Young man vs. old machine.
That’s how we tend to define college football. Amateur athletes at odds with the NCAA and its Death Star mechanisms.
That’s how I tend to see it after this year particularly, fraught as it has been over issues related to player rights, voices and health.
And that makes a conversation with Oklahoma safety Pat Fields very interesting.
“A lot of times the NCAA gets thrown under the bus or they get put under a negative light. It’s actually the opposite,” he says. “Typically people don’t understand all of the things that go into their decision-making or all of the things they have to deal with.”
What makes Fields qualified to play devil’s advocate? He has served on the NCAA Division I Football Oversight Committee since June of 2019.
FOC meetings notes list 21 members. All but Fields and Rutgers tight end Ryan Cassidy are conference commissioners, university athletic directors or football coaches.
There are occasionally as many NCAA staff members and liaisons in attendance. That’s a lot of machinery.
When asked for the biggest takeaway from his two-year term on the committee, Fields says: “These people are really on our side.”
Who would have thought?
“The thing I’ve noticed the most is a lot of these people are advocates for athletes more than we think,” Fields says. “A lot of them promote rules that protect us.”
Take the FOC’s recent decision to recommend cutting full-padded preseason practices from 21 to eight. Fields said that actually required a little pushback.
“Sometimes they’ll take it so far that we’ll ask them to relax a little bit,” he says. “At the end of the day we’re still athletes. We still need time to prepare. They’ll be pushing to try to protect us... It’s kind of like a mother figure.”
Fields appreciates the thought process. The recommendations came after the NCAA commissioned a study showing too large a percentage of head injuries occurred in practice, preseason included.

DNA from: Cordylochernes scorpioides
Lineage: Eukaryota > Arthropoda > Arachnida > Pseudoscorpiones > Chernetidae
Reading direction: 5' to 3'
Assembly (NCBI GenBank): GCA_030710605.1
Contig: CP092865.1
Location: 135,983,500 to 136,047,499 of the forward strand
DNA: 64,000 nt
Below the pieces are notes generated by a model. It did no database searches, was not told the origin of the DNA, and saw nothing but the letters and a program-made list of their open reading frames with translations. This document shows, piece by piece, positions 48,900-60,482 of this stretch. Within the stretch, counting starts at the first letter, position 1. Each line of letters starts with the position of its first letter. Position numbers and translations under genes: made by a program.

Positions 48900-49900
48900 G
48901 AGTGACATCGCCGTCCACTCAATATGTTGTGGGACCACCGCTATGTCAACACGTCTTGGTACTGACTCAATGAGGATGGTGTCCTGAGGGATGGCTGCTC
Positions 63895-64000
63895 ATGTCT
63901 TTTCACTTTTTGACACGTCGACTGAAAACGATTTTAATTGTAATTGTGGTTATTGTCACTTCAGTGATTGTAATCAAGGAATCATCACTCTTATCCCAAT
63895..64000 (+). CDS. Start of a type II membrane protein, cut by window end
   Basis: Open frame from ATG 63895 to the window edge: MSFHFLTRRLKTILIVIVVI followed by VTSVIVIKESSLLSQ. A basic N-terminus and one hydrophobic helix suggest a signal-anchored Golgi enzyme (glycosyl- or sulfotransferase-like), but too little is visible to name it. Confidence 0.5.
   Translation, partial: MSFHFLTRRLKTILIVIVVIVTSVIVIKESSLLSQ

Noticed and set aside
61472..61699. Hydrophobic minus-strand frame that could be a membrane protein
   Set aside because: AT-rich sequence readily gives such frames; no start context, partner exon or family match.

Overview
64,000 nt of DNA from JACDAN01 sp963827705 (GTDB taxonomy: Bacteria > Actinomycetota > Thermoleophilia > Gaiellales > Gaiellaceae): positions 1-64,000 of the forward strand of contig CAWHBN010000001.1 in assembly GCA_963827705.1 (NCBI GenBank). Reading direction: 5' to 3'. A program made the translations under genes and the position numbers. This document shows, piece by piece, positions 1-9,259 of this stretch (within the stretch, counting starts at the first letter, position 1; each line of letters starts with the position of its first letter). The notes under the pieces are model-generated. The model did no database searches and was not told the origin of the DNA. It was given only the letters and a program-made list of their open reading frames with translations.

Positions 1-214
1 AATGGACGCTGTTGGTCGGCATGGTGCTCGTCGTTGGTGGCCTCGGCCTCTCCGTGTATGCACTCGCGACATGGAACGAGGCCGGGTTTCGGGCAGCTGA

COVID-19 was the committee’s biggest health and safety topic last year. The biggest topic period.
“None of us knew how to navigate it so we were trying to figure it out,” Fields says. “OK, can we do virtual meetings? Can we do virtual workouts? That was probably the most difficult thing and the thing I provided the most insight on.”
If the committee erred on the cautious side, Fields might nudge members toward the need for supervised fitness and training, or in-person contact with coaches.
“I’d use him as a sounding board at times of ‘What are athletes thinking?,’” says Shane Lyons, the West Virginia athletic director and FOC chair. “When he speaks, Pat doesn’t just talk the talk. He’s had the opportunity to speak up and give the student-athlete’s point of view, which is important.”
Fields, in turn, appreciates the administrative point of view on several front-burner topics.
“I’m still learning about all of the different committees within the committee,” he says. “We have groups that talk about recruiting and name, image and likeness. We have groups that talk about sideline issues or health and safety.”
In every group?
“All the different perspectives,” Fields says. “A coach who’s trying to organize and connect the team. A commissioner who’s trying to organize an entire conference. The athletic directors with the financial aspect of it all.
“For instance we would talk about (how) COVID impacted things and I’d be thinking about a Big 12 perspective, but you have to take into account how this affects FCS schools who don’t have nearly as much revenue.
“Whenever I first got there I was like, ‘I’m speaking from the privilege of being at a Power Five school and the privilege of being at OU.’ I quickly realized everybody doesn’t have all the resources we do at OU, the financial resources or the facility resources and those things.”
As Fields sees it, everyone did their level best to come to reasonable terms.
The committee didn’t solve every problem. Lord knows the NCAA still has its share.
But isn’t it interesting to have a young man with a heavy stake in the game give us a peek inside a process we tend to ignore, and show us there is more to the narrative than players fighting Mark Emmert for every baby step forward.
I’m guessing we still see Emmert as more Darth Vader than NCAA president, and his institution as too hard-wired for its own good.
Now we can also accept the idea there is some genuine effort in play, in one consequential committee at least, thanks to perspective from the inside.
“It’s very easy, especially if you go on social media, to buy into the narrative of the student-athlete vs. the NCAA. I understand where that comes from,” Fields says. “But when you’re actually in the same conversations and same meetings, you gain a different type of appreciation for how much they’re doing for us...
“There are a lot different variables that go into things that people typically don’t consider.”